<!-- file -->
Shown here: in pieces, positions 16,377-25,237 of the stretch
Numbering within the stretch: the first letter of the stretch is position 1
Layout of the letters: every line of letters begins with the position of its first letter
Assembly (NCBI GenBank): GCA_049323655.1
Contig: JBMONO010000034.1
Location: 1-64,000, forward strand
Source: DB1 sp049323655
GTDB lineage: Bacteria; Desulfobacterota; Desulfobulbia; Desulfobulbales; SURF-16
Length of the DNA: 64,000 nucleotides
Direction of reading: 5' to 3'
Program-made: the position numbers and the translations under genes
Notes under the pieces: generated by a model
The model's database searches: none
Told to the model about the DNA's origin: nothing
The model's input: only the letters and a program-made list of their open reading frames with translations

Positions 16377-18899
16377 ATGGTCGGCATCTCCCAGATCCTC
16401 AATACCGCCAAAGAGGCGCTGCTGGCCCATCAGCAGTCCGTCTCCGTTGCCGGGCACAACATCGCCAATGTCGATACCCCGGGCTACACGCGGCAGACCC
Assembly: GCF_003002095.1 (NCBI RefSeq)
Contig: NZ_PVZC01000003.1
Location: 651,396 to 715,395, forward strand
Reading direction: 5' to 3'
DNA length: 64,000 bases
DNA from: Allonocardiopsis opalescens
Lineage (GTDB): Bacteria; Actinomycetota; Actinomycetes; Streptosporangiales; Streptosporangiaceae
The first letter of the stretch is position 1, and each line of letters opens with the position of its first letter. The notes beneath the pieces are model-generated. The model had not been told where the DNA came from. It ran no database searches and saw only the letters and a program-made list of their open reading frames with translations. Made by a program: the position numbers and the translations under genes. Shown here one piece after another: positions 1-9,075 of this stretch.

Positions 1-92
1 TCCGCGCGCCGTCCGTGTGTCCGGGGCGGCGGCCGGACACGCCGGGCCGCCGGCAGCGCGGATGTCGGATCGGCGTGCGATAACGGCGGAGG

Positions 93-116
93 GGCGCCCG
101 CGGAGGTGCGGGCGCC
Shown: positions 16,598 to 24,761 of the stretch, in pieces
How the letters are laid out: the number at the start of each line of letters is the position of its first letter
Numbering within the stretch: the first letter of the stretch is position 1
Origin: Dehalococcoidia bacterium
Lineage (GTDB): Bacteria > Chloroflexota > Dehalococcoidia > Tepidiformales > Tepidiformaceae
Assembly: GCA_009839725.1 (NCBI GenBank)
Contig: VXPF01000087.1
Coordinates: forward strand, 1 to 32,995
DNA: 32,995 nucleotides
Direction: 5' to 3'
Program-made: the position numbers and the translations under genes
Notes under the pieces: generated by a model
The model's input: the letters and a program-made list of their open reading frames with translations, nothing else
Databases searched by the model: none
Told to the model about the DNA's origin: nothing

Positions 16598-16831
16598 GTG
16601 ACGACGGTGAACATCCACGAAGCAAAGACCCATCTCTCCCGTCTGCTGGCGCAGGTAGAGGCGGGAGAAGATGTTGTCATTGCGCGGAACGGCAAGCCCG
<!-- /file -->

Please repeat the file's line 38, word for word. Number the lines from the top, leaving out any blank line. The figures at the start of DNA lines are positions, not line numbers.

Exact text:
Contig: VXPF01000087.1